Menstrual Disc Vs. Menstrual Cup: What's The Difference Between The Period Products?

Throughout time, people who menstruate have gone to great lengths to keep control of their monthly allotment of blood from ruining everything from a sexy pair of undies to those white pants that you knew would somehow summon the menstrual gods to send you your period the very day you wear them. Whether someone has a minimal blood flow or a heavy one, each case is equally an inconvenience and sometimes makes one long for the days of menopause. No more periods? Ever? Yes, please!

However, as much as having our "monthly bill," as some call it, might be a pain, we should at least be grateful that when it comes to menstrual hygiene, we have more than one option. Keep in mind: Tampons have only been on the market for about a century and the first pad wasn't available to buy until 1896. Before then, people who menstruated had to stick to pieces of cloth that they tucked in their underwear and before that, the ancient Greeks used "bits of wood with lint" as tampons (via SimpleHealth). Not the best visual, but it's not like they had a variety of choices in those days.

But these days, we do have choices — and not just tampons, pads, and period underwear. As what's environmentally sound comes more and more into focus, other feminine hygiene products have hit the market — ones that don't need to be thrown away or are attached to plastic applicators that contribute to the 18 billion pounds of plastic that finds its way into the oceans every year, per National Geographic.

If you're looking for a more environmentally friendly (and cheaper, because they're not taxed like tampons and pads) option for that time of the month, then menstrual discs and menstrual cups are something to consider (via USA Facts).

Menstrual disc

Unlike tampons and pads that get tossed or flushed, menstrual discs are reusable and, for those who enjoy intercourse during their period, can be worn during penetration. When you start your period, you place the disc at the base of the cervix in the vaginal fornix. RxList defines this part of the vagina as "the anterior and posterior recesses into which the upper vagina is divided. These vault-like recesses are formed by protrusion of the cervix into the vagina." Basically, as the word "recesses" suggests, you're really going deep in there to put it in place.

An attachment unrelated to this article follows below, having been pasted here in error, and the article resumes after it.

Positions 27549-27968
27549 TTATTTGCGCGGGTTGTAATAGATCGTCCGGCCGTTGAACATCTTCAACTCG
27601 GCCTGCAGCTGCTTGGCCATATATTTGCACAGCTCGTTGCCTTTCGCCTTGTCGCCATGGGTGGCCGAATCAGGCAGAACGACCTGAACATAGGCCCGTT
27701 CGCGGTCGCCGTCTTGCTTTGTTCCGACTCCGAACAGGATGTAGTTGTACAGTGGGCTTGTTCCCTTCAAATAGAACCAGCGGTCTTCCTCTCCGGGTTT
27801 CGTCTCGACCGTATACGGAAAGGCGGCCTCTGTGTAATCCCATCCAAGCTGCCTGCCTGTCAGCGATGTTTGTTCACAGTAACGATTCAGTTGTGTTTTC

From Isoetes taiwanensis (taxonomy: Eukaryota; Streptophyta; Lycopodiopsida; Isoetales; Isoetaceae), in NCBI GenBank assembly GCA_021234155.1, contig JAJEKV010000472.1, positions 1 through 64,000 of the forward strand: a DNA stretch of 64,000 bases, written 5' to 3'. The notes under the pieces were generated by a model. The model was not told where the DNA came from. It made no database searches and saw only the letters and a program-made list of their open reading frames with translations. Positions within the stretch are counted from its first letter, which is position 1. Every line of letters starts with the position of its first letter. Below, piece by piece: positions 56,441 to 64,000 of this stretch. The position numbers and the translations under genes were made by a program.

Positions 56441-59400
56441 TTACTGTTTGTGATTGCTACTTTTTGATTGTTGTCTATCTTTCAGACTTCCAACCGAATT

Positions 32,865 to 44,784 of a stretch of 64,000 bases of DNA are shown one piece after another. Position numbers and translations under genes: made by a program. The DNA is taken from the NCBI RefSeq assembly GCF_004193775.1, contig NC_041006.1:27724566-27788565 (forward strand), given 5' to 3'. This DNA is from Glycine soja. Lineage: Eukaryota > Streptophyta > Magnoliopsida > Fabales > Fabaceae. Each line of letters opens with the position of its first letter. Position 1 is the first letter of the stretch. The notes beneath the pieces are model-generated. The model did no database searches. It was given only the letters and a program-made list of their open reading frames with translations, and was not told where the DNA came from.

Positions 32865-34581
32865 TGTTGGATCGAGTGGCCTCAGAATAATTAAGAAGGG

"Insertion and removal may also be a bit more difficult, since the disc is placed higher in the vagina [than a menstrual cup] and it's ring-shaped," board-certified ob-gyn Renee Wellenstein tells PopSugar.

Once in place, these body-friendly discs made of medical-grade polymer (or silicone) can be worn for as many as 12 hours, depending on your menstrual flow, per Healthline. A reusable menstrual disc will set you back somewhere between $30 and $50 (via Period Shop).

Menstrual cup

For those who might struggle to find their vaginal fornix for disc placement — and it does require a bit of feeling around — there are menstrual cups. But similar to discs, cups also require a trial-and-error process as to both insertion (it collects menstrual blood by sitting in the vaginal canal) and size (not all vaginal canals are the exact same diameter).

"Knowing what cup is going to work for you definitely cuts down on some of the mishaps that could potentially happen," menstrual product expert and founder of Period Nirvana Kim Rosas tells Mashable. "But certainly even with an amazing cup, the perfect cup for you, it still takes some time."

Unlike discs, cups can't be worn during intercourse and because they are placed lower down in the vagina, they're prone to shifting. They're also not a great option for those who have an IUD. "The suction from removing the cup can cause your IUD to move out of place, making it less effective at preventing pregnancy," women's health nurse practitioner and the director of Medical Standards at Planned Parenthood Federation of America June Gupta tells Mashable.

Like discs, cups can be worn for up to 12 hours depending on your flow. After 12 hours, you can empty, rinse it, and put it back in. Most menstrual cups are made from medical-grade silicone, although sometimes rubber and latex is used. This is something to be wary of if you have a latex allergy, per RubyCup. Reusable menstrual cups cost between $20 and $40, and have up to a 10-year lifetime, making them a fantastic investment (via Forbes).

As is the case between tampons and pads, when it comes to discs vs. cups, it's all about what you're comfort with using and that's only something you can figure out on your own.